So my son is dancing and singing around the house because he just got home from his last day of school, bringing home straight As for the second marking period in a row.
What an incredible road it has been with him, learning how his AD/HD (ummm, he is definitely *Hyperactive*D) would impact his life and his learning. After a very, very bad year in 2nd grade in Park Slope’s supposedly vaunted P.S. 321 (don’t even ask; just know I was thisclose to suing the school and definitely would have won), he and I have been on a long journey together toward figuring out what would work for him. When we first found out his issues—shortly after both my parents had died, he went into a huge crisis at school that eventually led to a diagnosis—I was crushed. Not crushed because he wasn’t “perfect,” but because I had to come to terms with the fact that I would not and could not control my son’s future years before most parents have to. I would have liked to have grown into that idea, but instead it was foisted in me at a particularly heartbreaking time in my life.
But we have been helped and supported by so many fantastic, patient, kind teachers, who did the time-consuming work of really getting to know my son’s outgoing, loving personality, so that they could best draw him into good behavior habits and attention skills. We have been helped by patient and attentive doctors, who never made me feel like they saw Zack as Just Another Kid With ADHD. They were always focused on his special gifts that they believed would pull him through (his unusual empathy, his sometimes shocking ability to articulate what he was feeling: “Mom, it’s like there are fishes swimming around in my brain.” “Sometimes it feels like if I don’t move, I will die.” And the hardest one: “Mom, why is life so hard? And I don’t mean hard like I need a Band-Aid, but the kind of hurt where I want to cry and cry.” He was all of SIX years old when he said that.) We have been helped and supported by a string of absolutely fantastic too-good-to-be-true babysitters (Jami Z. the star among them) who withstood agonizing hours of pulling Zack through extremely basic homework exercises he should have been crushing.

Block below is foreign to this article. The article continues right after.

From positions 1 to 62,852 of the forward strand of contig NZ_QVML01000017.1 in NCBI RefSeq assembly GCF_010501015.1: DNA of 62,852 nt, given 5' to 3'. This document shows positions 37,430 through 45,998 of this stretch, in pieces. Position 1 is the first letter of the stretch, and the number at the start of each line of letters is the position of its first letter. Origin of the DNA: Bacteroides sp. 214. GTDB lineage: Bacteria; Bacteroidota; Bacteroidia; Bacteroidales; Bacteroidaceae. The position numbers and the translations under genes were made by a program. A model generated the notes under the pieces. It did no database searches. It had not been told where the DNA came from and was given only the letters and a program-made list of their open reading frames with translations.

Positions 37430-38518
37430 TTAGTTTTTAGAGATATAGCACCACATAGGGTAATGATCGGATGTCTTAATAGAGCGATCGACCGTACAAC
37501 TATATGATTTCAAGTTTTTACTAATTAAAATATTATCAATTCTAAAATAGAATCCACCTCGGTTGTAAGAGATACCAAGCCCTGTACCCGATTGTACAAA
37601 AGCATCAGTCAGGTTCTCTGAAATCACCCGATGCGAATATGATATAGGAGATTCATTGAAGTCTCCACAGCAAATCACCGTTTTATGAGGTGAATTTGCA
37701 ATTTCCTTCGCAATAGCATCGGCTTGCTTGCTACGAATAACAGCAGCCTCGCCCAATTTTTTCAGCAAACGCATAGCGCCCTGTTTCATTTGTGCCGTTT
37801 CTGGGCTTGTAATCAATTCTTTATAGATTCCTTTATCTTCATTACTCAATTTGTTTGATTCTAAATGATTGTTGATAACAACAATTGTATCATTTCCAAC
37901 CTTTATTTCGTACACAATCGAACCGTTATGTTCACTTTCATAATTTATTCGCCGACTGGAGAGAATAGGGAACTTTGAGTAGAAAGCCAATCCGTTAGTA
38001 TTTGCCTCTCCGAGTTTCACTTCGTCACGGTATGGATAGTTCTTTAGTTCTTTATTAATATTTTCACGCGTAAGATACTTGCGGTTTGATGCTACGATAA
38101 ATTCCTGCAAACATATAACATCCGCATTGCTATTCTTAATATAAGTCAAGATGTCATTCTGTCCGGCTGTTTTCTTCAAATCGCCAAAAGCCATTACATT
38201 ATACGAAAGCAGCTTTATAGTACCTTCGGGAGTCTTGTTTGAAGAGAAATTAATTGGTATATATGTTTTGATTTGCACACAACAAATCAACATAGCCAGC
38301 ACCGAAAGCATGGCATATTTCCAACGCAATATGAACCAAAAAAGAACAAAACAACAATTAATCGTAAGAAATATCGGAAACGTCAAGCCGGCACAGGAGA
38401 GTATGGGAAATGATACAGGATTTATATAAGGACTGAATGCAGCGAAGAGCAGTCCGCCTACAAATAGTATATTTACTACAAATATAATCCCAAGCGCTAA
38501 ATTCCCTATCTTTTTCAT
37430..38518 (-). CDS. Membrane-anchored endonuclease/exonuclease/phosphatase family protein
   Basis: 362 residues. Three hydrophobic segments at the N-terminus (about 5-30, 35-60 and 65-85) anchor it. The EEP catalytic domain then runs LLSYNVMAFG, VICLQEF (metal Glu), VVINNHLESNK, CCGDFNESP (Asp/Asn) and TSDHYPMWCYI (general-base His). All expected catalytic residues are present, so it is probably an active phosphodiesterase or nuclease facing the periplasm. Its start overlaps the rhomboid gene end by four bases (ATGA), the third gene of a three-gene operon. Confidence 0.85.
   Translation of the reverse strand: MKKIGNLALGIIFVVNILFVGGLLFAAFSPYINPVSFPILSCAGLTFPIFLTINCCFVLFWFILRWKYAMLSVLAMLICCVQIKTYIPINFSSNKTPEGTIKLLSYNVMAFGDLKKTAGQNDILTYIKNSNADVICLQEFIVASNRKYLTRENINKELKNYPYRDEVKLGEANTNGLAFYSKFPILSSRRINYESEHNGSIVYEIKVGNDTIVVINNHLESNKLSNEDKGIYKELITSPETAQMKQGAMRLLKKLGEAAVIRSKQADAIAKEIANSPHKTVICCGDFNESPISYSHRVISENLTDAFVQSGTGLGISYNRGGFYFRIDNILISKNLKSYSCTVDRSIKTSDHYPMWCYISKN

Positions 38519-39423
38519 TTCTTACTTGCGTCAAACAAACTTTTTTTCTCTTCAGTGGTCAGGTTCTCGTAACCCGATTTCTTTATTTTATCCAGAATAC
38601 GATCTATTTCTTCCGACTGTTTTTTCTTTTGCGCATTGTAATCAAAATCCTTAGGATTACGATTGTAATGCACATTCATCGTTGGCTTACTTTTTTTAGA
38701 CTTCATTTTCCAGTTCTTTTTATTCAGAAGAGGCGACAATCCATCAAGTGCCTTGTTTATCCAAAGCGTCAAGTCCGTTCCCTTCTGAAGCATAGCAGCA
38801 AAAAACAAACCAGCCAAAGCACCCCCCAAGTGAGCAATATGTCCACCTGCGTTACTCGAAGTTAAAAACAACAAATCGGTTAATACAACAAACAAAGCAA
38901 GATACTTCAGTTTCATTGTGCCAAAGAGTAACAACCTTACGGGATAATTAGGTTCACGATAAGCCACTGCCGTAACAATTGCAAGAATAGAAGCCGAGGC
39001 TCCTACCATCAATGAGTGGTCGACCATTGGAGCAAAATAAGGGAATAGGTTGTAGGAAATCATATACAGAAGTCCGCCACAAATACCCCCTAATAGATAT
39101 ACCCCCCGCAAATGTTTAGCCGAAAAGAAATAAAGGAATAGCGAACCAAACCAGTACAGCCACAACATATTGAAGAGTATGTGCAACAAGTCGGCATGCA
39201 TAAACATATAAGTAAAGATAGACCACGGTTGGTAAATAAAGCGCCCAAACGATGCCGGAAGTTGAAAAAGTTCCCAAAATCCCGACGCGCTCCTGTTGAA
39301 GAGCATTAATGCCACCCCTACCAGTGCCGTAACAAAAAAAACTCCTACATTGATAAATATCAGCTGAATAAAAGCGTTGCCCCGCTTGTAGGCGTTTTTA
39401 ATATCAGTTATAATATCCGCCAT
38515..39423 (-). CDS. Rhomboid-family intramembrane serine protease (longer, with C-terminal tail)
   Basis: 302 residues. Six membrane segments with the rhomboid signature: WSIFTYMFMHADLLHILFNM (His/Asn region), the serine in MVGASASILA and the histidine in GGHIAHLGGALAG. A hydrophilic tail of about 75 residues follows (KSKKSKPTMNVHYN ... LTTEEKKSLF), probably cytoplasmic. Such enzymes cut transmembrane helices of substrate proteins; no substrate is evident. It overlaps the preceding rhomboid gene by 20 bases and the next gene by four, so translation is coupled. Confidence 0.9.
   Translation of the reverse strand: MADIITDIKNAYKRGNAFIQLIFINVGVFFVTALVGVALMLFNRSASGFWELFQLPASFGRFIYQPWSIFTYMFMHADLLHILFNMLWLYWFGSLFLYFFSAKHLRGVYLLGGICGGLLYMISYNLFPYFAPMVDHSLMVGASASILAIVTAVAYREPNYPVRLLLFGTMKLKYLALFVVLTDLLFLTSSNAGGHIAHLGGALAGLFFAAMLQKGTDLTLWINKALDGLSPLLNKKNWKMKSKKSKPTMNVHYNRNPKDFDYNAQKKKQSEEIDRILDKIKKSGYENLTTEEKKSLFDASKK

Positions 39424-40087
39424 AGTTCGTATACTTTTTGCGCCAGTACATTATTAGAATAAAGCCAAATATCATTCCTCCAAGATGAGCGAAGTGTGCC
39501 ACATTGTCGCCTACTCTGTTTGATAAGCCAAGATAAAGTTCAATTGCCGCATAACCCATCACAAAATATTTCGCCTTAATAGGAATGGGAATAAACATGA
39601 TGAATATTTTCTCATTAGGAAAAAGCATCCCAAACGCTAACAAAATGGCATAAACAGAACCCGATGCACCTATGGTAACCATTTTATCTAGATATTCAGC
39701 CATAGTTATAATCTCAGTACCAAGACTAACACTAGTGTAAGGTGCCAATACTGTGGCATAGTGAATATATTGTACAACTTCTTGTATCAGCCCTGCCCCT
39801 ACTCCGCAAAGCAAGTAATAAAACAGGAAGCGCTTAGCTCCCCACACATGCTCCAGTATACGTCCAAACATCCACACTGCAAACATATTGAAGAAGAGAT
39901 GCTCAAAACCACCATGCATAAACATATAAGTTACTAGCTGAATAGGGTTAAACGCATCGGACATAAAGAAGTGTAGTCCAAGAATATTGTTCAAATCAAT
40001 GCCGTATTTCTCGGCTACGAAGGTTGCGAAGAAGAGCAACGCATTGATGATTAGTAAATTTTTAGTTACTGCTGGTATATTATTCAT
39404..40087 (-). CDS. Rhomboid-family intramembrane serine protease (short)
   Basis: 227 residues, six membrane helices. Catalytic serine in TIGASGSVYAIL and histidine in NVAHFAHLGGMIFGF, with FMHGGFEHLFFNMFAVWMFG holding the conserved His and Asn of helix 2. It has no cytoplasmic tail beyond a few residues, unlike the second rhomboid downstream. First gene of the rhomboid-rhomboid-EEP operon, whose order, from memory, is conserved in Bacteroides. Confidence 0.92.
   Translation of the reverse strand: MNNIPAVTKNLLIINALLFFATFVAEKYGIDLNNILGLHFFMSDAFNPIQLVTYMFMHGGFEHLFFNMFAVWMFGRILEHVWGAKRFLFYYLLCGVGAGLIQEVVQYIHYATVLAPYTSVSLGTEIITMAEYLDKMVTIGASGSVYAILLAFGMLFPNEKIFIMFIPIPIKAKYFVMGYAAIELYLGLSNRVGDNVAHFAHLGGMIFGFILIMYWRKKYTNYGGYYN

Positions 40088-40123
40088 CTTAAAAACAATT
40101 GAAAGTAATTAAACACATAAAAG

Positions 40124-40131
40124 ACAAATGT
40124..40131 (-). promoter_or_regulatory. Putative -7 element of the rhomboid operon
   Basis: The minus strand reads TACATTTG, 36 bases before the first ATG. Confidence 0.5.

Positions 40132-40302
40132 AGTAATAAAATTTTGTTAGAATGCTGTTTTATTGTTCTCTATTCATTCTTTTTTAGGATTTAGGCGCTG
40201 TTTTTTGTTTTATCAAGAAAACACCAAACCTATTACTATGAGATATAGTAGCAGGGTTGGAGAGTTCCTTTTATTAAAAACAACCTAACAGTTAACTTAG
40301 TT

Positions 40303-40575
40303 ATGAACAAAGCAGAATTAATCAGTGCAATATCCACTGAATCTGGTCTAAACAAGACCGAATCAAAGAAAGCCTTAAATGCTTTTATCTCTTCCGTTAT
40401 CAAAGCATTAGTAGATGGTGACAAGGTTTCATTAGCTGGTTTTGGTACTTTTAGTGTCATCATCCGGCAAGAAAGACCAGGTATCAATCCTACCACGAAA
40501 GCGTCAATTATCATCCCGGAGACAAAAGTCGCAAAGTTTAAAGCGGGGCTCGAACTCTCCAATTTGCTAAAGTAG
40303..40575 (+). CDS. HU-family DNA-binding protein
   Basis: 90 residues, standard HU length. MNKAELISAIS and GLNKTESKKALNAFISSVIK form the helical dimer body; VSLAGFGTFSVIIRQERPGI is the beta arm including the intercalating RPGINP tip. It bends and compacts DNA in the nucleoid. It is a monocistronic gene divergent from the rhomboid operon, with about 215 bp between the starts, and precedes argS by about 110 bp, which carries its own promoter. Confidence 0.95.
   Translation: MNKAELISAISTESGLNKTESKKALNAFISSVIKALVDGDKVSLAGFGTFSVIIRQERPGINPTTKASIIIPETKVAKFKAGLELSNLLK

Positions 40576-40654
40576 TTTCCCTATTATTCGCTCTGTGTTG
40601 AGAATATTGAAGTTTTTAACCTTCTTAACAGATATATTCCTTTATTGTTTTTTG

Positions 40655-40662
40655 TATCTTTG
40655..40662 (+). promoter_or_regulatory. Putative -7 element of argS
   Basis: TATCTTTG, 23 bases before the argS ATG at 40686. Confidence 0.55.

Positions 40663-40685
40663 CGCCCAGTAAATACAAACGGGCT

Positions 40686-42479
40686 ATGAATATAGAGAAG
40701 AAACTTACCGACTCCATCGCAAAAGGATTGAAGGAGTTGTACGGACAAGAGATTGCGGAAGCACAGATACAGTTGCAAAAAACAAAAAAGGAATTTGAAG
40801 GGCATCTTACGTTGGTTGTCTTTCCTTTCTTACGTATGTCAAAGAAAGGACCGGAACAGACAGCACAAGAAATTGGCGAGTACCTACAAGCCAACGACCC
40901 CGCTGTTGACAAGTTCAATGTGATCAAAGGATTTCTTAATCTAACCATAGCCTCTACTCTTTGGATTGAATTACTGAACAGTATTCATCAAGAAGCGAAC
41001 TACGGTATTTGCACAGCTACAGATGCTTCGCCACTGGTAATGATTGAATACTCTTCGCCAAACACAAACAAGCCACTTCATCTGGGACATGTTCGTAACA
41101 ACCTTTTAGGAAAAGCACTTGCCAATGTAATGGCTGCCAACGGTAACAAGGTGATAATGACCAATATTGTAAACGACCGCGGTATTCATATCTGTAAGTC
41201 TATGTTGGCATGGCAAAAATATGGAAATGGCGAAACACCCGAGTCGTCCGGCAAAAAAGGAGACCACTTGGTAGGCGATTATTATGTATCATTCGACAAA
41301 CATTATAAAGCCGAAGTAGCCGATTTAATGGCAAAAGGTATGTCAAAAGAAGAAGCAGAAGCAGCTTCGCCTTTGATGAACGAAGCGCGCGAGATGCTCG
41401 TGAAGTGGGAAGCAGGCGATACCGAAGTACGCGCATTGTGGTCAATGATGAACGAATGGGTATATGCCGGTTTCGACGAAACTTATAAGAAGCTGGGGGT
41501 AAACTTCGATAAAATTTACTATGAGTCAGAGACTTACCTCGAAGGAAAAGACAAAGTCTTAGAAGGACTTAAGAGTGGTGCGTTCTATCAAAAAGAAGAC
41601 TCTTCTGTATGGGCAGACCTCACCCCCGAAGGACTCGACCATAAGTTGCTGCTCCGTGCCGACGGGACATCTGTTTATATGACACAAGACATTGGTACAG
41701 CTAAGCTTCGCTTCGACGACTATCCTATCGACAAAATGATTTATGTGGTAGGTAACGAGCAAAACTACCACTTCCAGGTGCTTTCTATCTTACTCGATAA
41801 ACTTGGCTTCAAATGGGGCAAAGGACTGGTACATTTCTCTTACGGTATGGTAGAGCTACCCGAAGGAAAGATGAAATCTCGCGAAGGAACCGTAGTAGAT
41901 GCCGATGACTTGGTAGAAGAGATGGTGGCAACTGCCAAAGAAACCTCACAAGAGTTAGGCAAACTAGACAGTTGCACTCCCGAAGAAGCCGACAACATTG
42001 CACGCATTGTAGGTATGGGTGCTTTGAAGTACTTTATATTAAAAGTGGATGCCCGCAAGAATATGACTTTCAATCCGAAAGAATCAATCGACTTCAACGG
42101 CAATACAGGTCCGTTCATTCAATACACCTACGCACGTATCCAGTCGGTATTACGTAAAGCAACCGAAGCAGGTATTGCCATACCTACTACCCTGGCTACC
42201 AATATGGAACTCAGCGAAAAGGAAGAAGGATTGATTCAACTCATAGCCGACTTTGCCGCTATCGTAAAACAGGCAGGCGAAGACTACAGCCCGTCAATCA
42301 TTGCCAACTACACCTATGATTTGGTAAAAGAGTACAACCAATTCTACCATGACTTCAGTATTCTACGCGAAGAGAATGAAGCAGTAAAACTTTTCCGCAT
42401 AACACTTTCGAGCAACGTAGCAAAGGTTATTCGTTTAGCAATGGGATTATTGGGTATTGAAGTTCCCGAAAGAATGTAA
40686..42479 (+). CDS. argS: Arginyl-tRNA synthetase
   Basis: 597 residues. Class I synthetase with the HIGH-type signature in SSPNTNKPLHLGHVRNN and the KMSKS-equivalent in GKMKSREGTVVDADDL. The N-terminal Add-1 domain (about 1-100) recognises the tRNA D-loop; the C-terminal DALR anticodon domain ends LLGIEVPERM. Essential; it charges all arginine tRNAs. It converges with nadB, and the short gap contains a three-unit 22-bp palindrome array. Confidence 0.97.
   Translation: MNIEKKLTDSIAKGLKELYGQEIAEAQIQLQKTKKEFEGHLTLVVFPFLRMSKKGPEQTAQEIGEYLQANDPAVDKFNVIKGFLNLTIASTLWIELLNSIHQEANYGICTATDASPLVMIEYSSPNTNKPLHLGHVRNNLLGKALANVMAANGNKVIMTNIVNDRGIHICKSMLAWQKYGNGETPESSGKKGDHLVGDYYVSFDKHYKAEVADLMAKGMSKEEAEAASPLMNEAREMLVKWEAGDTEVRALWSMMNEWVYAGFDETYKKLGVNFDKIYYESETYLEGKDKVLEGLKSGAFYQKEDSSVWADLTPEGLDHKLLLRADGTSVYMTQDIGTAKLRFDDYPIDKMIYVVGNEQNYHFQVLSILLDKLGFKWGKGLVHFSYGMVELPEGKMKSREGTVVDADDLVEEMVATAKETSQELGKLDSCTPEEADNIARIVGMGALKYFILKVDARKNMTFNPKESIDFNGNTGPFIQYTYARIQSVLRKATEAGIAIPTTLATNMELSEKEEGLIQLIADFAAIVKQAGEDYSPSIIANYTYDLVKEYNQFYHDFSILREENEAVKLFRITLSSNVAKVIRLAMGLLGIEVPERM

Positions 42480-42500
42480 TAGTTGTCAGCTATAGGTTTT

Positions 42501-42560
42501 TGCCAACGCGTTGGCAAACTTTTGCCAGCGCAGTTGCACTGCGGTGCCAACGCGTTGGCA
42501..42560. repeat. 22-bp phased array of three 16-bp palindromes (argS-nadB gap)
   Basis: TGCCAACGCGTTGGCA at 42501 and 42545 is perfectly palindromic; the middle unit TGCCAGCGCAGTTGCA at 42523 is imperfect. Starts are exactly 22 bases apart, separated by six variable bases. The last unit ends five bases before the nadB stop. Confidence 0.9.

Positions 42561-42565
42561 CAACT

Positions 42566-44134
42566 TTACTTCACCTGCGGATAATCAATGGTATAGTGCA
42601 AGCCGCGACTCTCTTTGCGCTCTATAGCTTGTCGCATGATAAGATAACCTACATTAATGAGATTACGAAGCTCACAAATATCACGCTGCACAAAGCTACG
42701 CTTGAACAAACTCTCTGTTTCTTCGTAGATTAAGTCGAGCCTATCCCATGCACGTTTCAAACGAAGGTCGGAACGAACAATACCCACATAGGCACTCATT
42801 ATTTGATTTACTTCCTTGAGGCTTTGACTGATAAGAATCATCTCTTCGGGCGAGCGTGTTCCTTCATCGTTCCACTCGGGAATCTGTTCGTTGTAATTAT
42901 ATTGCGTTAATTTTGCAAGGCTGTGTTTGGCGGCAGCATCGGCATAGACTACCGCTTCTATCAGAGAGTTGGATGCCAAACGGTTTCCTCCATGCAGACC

ADHD is something you truly can’t understand until you are living with it. I thought — even as a journalist who had overseen and published stories on ADHD frequently — it meant a “jumpy” attention span, a distractable child. What it actually was in my son’s case is that his mind would Totally. Shut. Down. when he was overwhelmed, anxious, overstimulated, adrenalized, tired, hungry. In other words, almost all the time.
I asked him during one night of homework as he struggled: Zack! You know this!!! What is 7+3? Nothing. C’mon, Zack, 1+1! Nothing. Honey? C’mon Zack. Okay, what is 1+0? “I don’t know Mommy.” And I looked into his eyes and see that the gates are closed. Nothing is going in or out. Was terrifying.
And now: Straight As. “A pleasure to have in class.” “A great example for other students.” “Impressive work.” “Exhibits creativity.” He earned this. He worked so hard for it. We had years of painful trial and error, with behavior modification and physical manipulations and constant reminders to not do that, don’t do that, please stop that. Stop. Touching. People. Stop. Talking. Stop. Putting. Everything. In. Your. Mouth. Stop. Walking. Around. STOP STOP STOP.